Bankruptcy and Discrimination
Q: Can an employer terminate a debtor's employment solely because the person was a bankruptcy debtor or failed to pay a debt that was discharged in bankruptcy?
Federal law provides express prohibitions against discriminatory treatment of debtors by both governmental units and private employers. A governmental unit or private employer may not discriminate against a person solely because the person was a debtor, was insolvent before or during the case, or has not paid a debt that was discharged in the case.
The U.S. Constitution grants the federal government the power to set bankruptcy laws and administer bankruptcy proceedings. Accordingly, bankruptcy proceedings occur in federal bankruptcy courts, and bankruptcy law tends to be uniform across all fifty states. It also means that bankruptcy law is a federal matter and can come up before the U.S. Supreme Court and other U.S. Courts of Appeal.
Federal laws against bankruptcy discrimination came about in 1971. In that year, the U.S. Supreme Court decided a case called Perez v. Campbell. Perez held that a state could not deny a person a drivers license because of an unpaid court judgement that had been discharged in bankruptcy. This ruling prompted the U.S. Congress to enact into federal law a more general prohibition against government and private employer discrimination on the basis of bankruptcy.
Federal bankruptcy nondiscrimination law, such as that found at 11 U.S.C. § 525, prohibits the following forms of governmental discrimination against bankruptcy debtors:
- Terminating an employee;
- Discriminating with respect to hiring; or
- Denying, revoking, suspending, or declining to renew a license, franchise, or similar privilege;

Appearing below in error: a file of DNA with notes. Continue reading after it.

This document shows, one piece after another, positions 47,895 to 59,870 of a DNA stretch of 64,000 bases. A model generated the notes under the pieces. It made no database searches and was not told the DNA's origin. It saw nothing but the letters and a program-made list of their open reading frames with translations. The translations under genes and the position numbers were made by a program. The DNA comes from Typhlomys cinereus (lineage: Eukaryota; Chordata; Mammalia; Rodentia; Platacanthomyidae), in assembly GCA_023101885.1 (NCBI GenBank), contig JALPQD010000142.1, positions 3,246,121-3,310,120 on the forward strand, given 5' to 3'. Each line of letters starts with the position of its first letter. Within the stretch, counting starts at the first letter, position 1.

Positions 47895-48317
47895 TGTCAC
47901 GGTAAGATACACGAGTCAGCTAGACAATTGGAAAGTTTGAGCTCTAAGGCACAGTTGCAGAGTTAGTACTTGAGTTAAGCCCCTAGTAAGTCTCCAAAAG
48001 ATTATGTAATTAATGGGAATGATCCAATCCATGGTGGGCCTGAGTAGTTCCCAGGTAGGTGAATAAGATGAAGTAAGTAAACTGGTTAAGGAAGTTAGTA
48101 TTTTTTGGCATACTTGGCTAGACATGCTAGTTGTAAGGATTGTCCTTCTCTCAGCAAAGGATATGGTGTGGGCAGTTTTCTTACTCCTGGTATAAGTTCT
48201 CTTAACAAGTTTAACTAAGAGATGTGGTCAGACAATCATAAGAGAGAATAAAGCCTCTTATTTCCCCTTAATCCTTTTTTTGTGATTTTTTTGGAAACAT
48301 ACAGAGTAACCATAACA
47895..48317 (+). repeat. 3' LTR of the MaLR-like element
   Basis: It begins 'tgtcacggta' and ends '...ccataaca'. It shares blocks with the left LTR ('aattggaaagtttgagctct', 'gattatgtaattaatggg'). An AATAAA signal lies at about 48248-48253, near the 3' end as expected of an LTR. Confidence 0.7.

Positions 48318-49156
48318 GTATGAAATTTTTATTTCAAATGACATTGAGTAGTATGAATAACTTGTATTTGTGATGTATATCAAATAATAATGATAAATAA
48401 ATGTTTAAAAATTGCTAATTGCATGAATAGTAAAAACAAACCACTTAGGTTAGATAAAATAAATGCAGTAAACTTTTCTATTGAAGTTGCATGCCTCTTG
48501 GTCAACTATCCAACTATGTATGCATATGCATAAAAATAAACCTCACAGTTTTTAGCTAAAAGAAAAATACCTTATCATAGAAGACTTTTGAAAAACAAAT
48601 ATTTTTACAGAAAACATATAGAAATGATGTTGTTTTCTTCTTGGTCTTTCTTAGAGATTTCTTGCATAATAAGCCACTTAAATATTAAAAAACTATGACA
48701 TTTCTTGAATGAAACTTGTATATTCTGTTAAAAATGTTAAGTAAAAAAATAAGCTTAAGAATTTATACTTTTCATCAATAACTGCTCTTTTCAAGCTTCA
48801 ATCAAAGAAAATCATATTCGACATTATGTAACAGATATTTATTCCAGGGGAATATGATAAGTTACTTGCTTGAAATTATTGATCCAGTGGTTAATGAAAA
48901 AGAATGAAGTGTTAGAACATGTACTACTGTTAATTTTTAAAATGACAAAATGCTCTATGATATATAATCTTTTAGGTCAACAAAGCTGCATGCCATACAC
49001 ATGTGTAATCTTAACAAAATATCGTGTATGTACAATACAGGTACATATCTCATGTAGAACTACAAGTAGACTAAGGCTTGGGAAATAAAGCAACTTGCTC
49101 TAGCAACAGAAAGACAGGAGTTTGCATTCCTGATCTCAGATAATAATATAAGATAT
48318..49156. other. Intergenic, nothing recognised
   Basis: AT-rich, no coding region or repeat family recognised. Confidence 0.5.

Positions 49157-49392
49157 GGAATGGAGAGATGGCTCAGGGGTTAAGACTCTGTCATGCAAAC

- Discriminating in regards to bankruptcy when giving a government grant;
- Discriminating by attaching a condition related to bankruptcy to a grant;
Courts have interpreted this prohibition broadly. Judges have cited it have held that government agencies cannot
This protection against bankruptcy discrimination goes even further. Under the same provision of the United States Code, the government may not discriminate against a debtor in bankruptcy or anyone associated with that debtor. This protection for associates of a bankruptcy debtor can potentially extend to business partners and family members as well.
A private employer may not discriminate against bankruptcy debtors with regard to employment either. The same federal statute that prohibits governmental discrimination against bankruptcy debtors prohibits private employers from similar forms of bankruptcy discrimination. These include bans against:
- Terminating the employment of an employee who has filed for bankruptcy protection;
- Discrimating with respect to employment against an employee who has filed for bankruptcy protection.
We mentioned that federal law prohibits governmental discrimination against bankruptcy debtors and anyone associated with them, The same rule is true when it comes to bankruptcy discrimination by private employers. Under federal law, private employers cannot discriminate against employees or potential employees solely on the basis of bankruptcy status, and cannot discriminate against "an individual associated with such debtor or bankrupt." This means that the same protections for anyone associated with a debtor in dealing with the federal government apply in most employment situations with regards to private employers too.
Bankruptcy law can be confusing, and many attorneys who practice it specialize in the field. If you are confronting bankruptcy, consider contacting an experienced bankruptcy attorney.